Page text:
Last Updated Apr 23, 2010 1:11 PM EDT
So, the last brainstorming session that you held completely failed to create a storm of ideas. Before you give up on brainstorming stop and think if you are making any of these mistakes. Listed by Paul Sloane, these are a few reasons why brainstorming sessions often end in a storm of disaster.
- Set creative boundaries: Setting clear objectives and time-frames within which to achieve those objectives will be more productive in generating ideas than a loose, unstructured discussion. Frame your objectives as questions and if possible break up a objective into a number of concise questions.
- Get the mix just right: Too few people is no good if you want a lively discussion and too many voices will just create a lot of noise. The optimum size is somewhere between six and 12 and also make sure that you get a few 'outsider' voices in. Those from outside the department or even the business may bring interesting and unexpected insights to the discussion.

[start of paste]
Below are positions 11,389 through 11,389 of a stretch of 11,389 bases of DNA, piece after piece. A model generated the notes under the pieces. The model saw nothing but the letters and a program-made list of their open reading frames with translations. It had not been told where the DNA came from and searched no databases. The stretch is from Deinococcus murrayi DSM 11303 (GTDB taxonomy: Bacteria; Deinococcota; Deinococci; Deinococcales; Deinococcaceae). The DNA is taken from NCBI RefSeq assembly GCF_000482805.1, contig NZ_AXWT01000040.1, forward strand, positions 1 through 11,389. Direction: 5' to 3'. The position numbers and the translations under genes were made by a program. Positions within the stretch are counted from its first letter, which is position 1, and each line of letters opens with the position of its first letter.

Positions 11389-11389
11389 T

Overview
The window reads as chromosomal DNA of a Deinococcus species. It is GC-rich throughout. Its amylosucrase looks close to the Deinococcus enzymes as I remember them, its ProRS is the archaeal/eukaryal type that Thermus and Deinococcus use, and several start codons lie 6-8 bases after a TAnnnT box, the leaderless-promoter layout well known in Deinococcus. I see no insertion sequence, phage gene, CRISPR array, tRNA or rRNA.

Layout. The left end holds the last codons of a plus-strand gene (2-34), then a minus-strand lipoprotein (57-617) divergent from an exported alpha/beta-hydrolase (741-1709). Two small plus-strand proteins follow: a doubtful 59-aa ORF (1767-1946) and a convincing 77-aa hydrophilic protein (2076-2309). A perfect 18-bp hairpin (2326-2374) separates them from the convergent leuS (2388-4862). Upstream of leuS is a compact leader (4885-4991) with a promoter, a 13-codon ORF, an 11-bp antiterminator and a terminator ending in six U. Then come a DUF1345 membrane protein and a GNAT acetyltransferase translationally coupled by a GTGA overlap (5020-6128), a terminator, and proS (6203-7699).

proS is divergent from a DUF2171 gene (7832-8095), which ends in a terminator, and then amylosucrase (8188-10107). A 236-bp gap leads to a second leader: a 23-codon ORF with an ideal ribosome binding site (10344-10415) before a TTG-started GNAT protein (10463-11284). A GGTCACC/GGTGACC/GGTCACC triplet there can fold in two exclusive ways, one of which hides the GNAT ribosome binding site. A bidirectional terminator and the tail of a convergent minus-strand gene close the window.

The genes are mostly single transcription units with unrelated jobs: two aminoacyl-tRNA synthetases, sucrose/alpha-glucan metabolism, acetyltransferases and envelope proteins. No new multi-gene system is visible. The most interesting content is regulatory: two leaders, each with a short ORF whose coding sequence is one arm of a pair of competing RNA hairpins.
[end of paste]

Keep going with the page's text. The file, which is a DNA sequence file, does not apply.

- Depose the boss: A boss or a department manager, especially a strict one, will hamper a free-flowing discussion, if they run the session. To get everyone comfortable in becoming involved, consider appointing an independent facilitator, whose views don't carry as much weight with the group.
- Value Quantity over quality: Don't restrict the number of ideas even if they are totally unworkable. The more ideas you have, the more choice and a completely impractical idea ay even be the springboard that launches the winner so keep the ideas flowing in.
- Follow through: If people do not see the discussions morphing into concrete results, they may be de-motivated form participating them again. Filter your ideas and categorise them in terms of their promise and interest. Reject those that are unfeasable. Allow people to vote in on the best idea and once a plan to implement it has been drafted let the discussion participants know that their idea is being acted on.